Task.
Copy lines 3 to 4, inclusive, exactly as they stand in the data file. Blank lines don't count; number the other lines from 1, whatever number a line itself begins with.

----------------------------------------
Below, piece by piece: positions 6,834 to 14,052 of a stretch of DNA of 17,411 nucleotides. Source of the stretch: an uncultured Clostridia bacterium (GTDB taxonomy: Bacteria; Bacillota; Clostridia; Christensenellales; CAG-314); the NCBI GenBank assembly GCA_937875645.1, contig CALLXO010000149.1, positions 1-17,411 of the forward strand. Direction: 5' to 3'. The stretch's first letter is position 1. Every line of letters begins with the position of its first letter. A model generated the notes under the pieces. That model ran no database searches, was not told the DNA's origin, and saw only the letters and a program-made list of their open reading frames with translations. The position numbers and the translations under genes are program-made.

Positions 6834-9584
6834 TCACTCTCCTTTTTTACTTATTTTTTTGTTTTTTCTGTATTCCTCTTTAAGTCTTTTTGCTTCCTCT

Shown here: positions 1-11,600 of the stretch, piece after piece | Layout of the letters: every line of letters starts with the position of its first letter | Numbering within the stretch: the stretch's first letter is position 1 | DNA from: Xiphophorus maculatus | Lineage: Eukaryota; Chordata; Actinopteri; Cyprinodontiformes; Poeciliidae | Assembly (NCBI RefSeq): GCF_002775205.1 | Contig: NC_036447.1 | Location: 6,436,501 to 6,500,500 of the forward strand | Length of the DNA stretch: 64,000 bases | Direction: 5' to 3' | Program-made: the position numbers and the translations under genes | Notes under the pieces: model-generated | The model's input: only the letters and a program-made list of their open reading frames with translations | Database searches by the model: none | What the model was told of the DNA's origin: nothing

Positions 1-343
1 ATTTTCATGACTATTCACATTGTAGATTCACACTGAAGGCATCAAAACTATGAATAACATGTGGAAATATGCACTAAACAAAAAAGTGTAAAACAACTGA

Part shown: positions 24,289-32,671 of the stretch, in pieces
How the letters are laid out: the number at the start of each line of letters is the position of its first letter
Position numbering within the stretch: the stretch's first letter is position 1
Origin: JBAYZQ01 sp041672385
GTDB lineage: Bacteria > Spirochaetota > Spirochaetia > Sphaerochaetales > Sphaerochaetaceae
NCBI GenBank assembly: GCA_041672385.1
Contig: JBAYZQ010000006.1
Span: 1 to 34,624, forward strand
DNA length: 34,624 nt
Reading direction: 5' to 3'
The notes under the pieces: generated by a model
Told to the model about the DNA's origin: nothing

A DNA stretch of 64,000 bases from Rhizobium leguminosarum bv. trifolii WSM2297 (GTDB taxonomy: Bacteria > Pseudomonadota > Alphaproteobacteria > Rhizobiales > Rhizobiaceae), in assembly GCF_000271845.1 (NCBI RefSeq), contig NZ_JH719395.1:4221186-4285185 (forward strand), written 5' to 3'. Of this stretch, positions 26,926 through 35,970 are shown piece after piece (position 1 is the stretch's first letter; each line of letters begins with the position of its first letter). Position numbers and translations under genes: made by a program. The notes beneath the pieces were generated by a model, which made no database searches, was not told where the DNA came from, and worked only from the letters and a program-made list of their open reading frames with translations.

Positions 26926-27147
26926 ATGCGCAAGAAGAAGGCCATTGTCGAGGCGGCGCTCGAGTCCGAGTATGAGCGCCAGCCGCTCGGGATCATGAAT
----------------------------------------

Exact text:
6834 TCACTCTCCTTTTTTACTTATTTTTTTGTTTTTTCTGTATTCCTCTTTAAGTCTTTTTGCTTCCTCT

Shown here: positions 1-11,600 of the stretch, piece after piece | Layout of the letters: every line of letters starts with the position of its first letter | Numbering within the stretch: the stretch's first letter is position 1 | DNA from: Xiphophorus maculatus | Lineage: Eukaryota; Chordata; Actinopteri; Cyprinodontiformes; Poeciliidae | Assembly (NCBI RefSeq): GCF_002775205.1 | Contig: NC_036447.1 | Location: 6,436,501 to 6,500,500 of the forward strand | Length of the DNA stretch: 64,000 bases | Direction: 5' to 3' | Program-made: the position numbers and the translations under genes | Notes under the pieces: model-generated | The model's input: only the letters and a program-made list of their open reading frames with translations | Database searches by the model: none | What the model was told of the DNA's origin: nothing